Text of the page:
Analysis: Upstream push, crude buying strategy top India’s priority list in new term

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Reviving domestic oil consumption, attracting investment into the upstream sector and crafting a crude buying strategy amid mounting geopolitical tensions are key challenges ahead for the new Indian government as it starts office for the second term, analysts told S&P Global Platts.

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While the National Democratic Alliance government will likely speed up oil and gas reforms initiated in their first term, it will also try to find ways to push alternative and cleaner forms of energy in an effort to cut dependence on imported oil and gas, analysts said.

In addition, speeding up infrastructure projects will be a key priority, which would help oil demand to recover, the analysts added.

“Now that the election is over, the government can focus on key domestic issues. The government is likely to embark on massive investment in infrastructure. That should give a boost to energy and oil demand,” said Kang Wu, head of Asia analytics at S&P Global Platts Analytics.

Most analysts believe that sweeping energy reforms implemented by the NDA government during its first term in power are here to stay.

While New Delhi has removed subsidies on diesel (gasoil) prices and aligned retail fuel prices with international crude prices, it has pushed the use of LPG instead of kerosene as a cooking fuel. Even the pricing mechanism for the upstream sector has been overhauled to make it more attractive to private investors.

“In the new term, the government is likely to bring key products, such as gasoil and gasoline, under the goods and services tax to make it more competitive for the energy sector and attract increased inflows of investment,” said Lim Jit Yang, adviser for oil markets at Platts Analytics.

FOCUS ON LOCAL OUTPUT

Dharmendra Pradhan, who was appointed petroleum minister for the second time, has said that boosting oil and gas output, faster reforms, market-friendly infrastructure, setting up gas pipelines and adoption of biofuels would remain priority areas for the petroleum ministry in the second term.

“We will continue our efforts to boost domestic production of oil and gas and India’s transformation into a gas-based economy,” he added.

Lim noted: “India can do more to ensure energy security by boosting its domestic oil and gas production.”

Kaushik Chatterjee, senior analyst at Wood Mackenzie, listed three priorities that the new government needs to address for the oil and gas sector — developing an integrated energy policy, boosting domestic oil and gas supply and increasing gas consumption.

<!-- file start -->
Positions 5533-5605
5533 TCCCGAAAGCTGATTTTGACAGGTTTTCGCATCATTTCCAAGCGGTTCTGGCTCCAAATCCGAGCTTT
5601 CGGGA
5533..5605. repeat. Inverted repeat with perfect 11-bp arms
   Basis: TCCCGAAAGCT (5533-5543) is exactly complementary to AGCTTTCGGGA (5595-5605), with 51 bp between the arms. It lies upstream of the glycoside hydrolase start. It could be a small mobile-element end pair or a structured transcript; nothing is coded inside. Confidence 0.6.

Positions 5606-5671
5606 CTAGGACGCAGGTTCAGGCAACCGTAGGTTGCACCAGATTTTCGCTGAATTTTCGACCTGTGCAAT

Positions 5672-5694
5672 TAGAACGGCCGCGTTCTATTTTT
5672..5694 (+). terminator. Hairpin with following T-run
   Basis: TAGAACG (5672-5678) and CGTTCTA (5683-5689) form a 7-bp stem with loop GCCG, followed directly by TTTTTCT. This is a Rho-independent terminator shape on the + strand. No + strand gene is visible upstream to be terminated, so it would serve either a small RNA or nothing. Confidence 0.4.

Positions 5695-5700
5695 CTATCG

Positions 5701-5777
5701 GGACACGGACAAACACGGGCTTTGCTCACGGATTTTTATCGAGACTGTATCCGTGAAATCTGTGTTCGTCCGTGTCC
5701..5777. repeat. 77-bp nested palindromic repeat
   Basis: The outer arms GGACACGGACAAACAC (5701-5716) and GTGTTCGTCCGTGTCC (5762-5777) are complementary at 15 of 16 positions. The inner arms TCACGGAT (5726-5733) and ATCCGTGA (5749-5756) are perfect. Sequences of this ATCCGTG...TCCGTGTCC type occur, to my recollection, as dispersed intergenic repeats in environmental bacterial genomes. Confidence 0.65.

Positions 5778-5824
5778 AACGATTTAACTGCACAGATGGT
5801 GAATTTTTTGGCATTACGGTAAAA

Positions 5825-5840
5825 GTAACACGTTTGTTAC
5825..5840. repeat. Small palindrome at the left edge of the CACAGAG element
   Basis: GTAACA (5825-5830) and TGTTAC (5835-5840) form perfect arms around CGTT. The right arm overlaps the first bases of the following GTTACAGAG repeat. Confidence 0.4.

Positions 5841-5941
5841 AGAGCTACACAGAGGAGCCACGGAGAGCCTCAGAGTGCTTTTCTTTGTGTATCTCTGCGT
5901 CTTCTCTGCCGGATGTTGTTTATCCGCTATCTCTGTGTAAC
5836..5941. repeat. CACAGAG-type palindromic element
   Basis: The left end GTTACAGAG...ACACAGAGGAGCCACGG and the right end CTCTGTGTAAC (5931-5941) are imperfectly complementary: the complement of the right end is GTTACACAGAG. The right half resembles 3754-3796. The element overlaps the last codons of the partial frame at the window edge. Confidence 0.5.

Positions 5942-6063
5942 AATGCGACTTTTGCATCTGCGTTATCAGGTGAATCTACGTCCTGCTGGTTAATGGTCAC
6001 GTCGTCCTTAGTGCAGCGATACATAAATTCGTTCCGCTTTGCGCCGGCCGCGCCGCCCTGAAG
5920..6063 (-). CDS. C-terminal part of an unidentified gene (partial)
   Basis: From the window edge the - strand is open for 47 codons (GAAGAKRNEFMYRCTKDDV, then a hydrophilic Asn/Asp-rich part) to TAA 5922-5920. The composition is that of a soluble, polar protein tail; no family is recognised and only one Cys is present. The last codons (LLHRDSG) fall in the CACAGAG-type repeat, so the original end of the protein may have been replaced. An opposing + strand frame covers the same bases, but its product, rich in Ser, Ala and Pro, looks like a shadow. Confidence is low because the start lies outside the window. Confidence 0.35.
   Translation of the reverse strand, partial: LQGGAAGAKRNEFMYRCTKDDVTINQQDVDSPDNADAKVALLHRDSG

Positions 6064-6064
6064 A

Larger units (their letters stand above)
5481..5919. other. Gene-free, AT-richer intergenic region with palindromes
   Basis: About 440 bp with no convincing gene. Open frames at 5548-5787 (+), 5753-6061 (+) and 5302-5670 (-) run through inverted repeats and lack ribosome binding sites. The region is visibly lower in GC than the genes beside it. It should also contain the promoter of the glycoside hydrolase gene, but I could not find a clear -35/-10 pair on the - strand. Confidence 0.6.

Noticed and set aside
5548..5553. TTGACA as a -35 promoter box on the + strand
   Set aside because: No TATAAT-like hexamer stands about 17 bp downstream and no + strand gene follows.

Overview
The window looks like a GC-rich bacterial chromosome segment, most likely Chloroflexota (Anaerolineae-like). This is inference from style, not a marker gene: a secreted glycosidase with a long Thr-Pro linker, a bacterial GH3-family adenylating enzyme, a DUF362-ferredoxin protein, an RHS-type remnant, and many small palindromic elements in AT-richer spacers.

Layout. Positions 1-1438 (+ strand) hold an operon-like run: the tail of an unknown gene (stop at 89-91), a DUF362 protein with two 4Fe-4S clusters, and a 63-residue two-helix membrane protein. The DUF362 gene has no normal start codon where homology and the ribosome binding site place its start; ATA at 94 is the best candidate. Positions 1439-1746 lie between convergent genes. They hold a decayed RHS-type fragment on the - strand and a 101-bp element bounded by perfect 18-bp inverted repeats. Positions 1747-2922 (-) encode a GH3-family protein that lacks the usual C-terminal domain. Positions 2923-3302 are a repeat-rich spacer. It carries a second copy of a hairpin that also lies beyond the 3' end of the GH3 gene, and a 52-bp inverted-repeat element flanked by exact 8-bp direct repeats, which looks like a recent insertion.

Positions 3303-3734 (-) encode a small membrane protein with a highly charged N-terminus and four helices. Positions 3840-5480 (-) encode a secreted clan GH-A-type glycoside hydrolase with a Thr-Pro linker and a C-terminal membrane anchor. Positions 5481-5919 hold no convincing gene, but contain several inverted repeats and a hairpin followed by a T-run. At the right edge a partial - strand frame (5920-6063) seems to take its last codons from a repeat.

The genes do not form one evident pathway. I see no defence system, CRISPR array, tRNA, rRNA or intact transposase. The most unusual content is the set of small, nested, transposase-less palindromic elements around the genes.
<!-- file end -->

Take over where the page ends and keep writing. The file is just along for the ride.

“Coordination between various energy ministries will allow for the formulation and implementation of a truly integrated energy policy. This will help clearly define the role of oil and gas in various end-use segments,” he said.

“The government needs to continue the positive reforms in the upstream sector by improving the ease of doing business and finding ways to increase participation of international oil companies,” he added.

Chatterjee added that to increase gas consumption, the key priority should be to fast-track commissioning of natural gas pipelines.

“Environmental policies like the National Clean Air Plan should be implemented in the true spirit for promoting cleaner fuels like natural gas. Finally, bringing gas under GST and establishing a gas trading hub should also provide the necessary impetus for improving the share of gas,” he added.

CRUDE AND GEOPOLITICS

Another big challenge for India is to find crude sources to replace Iranian oil to make up for any supply losses arising from Washington’s decision to not extend waivers on buying from Tehran.

Platts Analytics expects Saudi Arabia, Russia and the UAE to raise their production to make up for most of the lost Iranian barrels.

“India is likely to import more crude from Saudi Arabia and the UAE given their proximity. Some Indian state-owned refiners have also indicated that they would aim to step up crude imports from countries such as Iraq, Kuwait, Mexico and the US to make up for their supply losses,” Lim said.

Iranian crude exports to India had been robust before the current sanctions were implemented in November 2018. But imports fell to around 190,000 b/d in the first quarter, down sharply from 440,000 b/d in Q1 2018, according to Platts Analytics.

On the demand side, analysts said that India was facing headwinds, such as a slowing economy, weak vehicle sales and higher fuel prices.

“India’s product demand is expected to grow by 200,000 b/d in 2019, adjusted down by 40,000 b/d since early this year, based on recent soft data,” Platts Analytics said.

Oil demand in April posted a modest rise of 0.3% year on year to 17.83 million mt, or 4.67 million b/d, from 17.78 million mt a year earlier, data from the Petroleum Planning and Analysis Cell showed. Overall oil products demand in April was 5.5% lower month on month from 18.87 million mt recorded in March.

Analysts said that building additional strategic petroleum reserve facilities to ensure energy security is increasingly important to India to ensure supply certainty.

Any crisis in the Middle East, which accounts for over 60% of India’s crude supplies, would have a major impact on India’s crude imports and energy security.

India’s first phase of SPR has a combined capacity of 5.33 million mt in three locations in the country’s south. India’s Cabinet has approved another 6.5 million mt of SPR under the second phase.

— Sambit Mohanty, newsdesk@spglobal.com

— Edited by Wendy Wells, newsdesk@spglobal.comert